Sights of region of Kurzeme are in Latvia. Kurzeme region is one of the four historical regions, located in the western part of Latvia. Kurzeme region in Latvia, is located where two major port of Ventspils and Liepaja. Kurzeme-one of four historical and cultural regions of Latvia with the West of the country, from the irben passage in the North, to the Lithuanian border in the South. Kurzeme in the first place is of course the Baltic Sea coast. Sabile is the most northern European grapes. Kuldiga town with its unique tile roofs and many other beautiful places, here is one of the largest waterfalls in Europe-ventas Rumba, a beautiful river Venta. City on the nine hills of Talsi and Combining the historical castle in the vicinity of Tukums.
History Of Kurzeme
Kurzeme in history known as the Courland, ancient Course is the land of ancient Livs and Curonians. In the 13 century, this region was conquered by the German knights and was part of Livonia. The Duchy of Courland, 1561 and Piltenskaâ area in 1795-1917, Courland governorate of the Russian Empire.
After the break-up of the year of 1567 in Livonia, the power that belonged to the order of bishops, and a Russia-Zemgale Duchy (Duchy of Courland and Zemgale) is a State located in the vassal of Poland. It is usually called the Kurzeme (citation needed) Duchy (German Kurland-the Curonians). At the head of this State was the Duke, who was a vassal of the Polish King.
The first ruler of Kurland was Gotthard Kettler, the last master of the Livonian order. Duke did not have a strong power, as the nobility refused to obey him. In 1570, Courland’s landlords have ensured that the Duke signed the so-called “privilege of Gotarda” is a legal act by which all previous orders of the estates General had moved into private property landowners. Private property have been declared the property of the order, who after the dissolution of the Livonian Order captured by former members of the order. The nobility was also exempt from any taxes or duties.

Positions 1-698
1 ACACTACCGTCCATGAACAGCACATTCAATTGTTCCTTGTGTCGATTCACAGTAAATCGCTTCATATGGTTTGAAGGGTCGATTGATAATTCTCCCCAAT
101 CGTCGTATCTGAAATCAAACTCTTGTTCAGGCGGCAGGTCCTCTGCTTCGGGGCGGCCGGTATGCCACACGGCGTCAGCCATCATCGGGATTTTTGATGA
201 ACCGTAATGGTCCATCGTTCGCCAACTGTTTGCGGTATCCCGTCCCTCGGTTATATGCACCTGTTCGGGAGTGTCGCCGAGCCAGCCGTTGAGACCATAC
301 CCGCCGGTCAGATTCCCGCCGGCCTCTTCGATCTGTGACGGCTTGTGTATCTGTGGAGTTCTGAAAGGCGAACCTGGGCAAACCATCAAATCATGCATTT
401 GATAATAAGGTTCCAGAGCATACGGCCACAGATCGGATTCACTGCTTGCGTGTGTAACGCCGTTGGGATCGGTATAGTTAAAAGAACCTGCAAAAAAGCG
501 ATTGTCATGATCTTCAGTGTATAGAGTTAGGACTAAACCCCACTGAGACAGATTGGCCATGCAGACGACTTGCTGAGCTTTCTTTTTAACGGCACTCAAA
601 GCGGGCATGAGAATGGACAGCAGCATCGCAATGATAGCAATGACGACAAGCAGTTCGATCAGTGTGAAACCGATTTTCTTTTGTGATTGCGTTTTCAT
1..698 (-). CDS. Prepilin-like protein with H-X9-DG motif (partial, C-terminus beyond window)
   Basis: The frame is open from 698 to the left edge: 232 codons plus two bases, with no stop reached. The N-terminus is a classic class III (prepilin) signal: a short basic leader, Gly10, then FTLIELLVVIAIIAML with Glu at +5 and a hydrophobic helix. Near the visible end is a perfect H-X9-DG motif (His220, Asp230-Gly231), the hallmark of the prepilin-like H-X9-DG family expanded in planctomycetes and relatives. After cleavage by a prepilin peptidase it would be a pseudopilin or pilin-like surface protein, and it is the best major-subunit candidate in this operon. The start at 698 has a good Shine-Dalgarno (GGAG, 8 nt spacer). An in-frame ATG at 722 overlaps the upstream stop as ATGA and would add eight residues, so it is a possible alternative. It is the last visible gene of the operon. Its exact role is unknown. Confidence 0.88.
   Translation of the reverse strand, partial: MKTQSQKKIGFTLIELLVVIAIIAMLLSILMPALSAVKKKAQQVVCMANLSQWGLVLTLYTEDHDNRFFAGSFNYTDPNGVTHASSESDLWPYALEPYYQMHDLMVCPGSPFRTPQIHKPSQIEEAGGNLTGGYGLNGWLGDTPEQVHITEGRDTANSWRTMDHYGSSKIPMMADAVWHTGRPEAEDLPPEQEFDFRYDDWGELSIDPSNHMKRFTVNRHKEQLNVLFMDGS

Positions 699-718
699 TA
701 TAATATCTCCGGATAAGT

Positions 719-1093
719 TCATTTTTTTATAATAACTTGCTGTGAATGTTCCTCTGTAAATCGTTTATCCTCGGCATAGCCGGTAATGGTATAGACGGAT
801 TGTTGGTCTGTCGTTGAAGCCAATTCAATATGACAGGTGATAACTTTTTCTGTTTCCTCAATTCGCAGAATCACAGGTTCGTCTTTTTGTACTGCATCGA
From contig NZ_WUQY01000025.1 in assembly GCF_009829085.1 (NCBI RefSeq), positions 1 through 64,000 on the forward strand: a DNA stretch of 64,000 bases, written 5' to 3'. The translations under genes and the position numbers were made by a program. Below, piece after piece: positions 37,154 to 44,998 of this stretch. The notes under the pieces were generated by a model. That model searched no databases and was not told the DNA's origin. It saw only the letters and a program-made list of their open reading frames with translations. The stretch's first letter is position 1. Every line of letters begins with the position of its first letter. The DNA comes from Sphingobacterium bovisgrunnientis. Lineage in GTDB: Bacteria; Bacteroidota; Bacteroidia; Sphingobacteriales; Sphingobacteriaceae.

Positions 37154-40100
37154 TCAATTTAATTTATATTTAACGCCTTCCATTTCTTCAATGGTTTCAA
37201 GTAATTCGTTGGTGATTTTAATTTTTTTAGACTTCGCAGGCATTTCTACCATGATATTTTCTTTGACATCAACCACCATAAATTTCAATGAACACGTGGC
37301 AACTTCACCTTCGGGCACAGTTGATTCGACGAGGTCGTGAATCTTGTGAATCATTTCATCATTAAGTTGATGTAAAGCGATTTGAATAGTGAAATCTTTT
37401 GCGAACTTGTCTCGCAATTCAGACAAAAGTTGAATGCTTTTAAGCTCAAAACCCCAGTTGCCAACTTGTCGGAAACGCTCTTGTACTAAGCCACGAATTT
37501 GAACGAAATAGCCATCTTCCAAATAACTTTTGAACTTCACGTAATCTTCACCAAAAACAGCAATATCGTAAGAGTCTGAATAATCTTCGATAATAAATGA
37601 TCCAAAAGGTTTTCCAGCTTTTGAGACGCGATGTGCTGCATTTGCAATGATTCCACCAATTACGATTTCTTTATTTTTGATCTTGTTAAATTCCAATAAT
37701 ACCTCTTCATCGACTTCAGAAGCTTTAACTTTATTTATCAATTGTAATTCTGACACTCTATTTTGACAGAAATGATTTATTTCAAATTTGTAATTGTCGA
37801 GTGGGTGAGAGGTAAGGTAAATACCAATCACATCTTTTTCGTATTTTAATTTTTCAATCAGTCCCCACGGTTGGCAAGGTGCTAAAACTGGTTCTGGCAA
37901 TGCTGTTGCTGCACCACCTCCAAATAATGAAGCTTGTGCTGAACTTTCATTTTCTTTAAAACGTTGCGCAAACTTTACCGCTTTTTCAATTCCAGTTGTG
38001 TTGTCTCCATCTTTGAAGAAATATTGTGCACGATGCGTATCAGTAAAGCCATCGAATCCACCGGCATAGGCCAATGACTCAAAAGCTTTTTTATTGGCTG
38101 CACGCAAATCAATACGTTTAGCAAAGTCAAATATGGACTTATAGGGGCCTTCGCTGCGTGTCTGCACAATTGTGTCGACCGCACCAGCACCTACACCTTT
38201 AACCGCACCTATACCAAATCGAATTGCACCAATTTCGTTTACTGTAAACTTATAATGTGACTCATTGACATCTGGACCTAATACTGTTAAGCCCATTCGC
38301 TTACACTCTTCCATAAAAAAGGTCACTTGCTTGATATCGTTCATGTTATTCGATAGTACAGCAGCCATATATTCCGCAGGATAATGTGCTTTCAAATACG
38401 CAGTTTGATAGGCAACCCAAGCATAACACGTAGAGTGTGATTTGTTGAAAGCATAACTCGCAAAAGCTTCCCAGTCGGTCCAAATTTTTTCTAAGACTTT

The Duke left only his personal estate, which occupied about a third of the territory of the Duchy. To prevent the expansion of the authority of the Duke, the Polish Government strongly supported the landowners of Courland. The nobility possessed unlimited power over their serfs, landowners were even entitled to as a punishment to villagers to death. Pillory and gallows were available in each estate. Published in 1617 year code is “Kurlândsknj Statute” — equated Latvian serfs to Roman slaves. Farmers could buy and sell, weaned off of the family, you can take away from the parents of the children, take back the farmers away from their homes. Runaway peasants and their descendants could sue for a hundred years.
In some of the best conditions were peasants in the estates of the Duke. They were given the right to own property and to its inheritance. Dimensions filvarkovo panschynnoyi management duties and handling in the estates of the Duke were determined on the basis of the so-called inventories, while in private estates, these sizes were determined in such a way that the farmers were on the verge of ruin, but at the same time, the income of the landowner is not reduced.
Duke often lacked the money, so he gave his estates to bail wealthy landlords and merchants. Position of serfs in these estates were particularly difficult, as the lender tried to draw from these estates the maximum profit.
The main source of income of the Duchy of Courland was trade. Rise in grain prices in Western Europe, as well as growing demand for timber and other materials used in shipbuilding, brought additional revenue, as owners of private estates and Duke.
In 1587, the first Duke of Courland died Gotthard Kettler and state management passed to his sons Friedrich and Wilhelm. Friedrich Wilhelm, and Zemgale rules — Kurzeme. Duke Wilhelm realized what an important role in raising the welfare state of trade. During his reign the Kurzeme territory was annexed to the bishopric, which Piltenskogo during the Livonian war the Bishop sold the Danes, as well as the District of Grobina, given in pledge to the ruler of Prussia.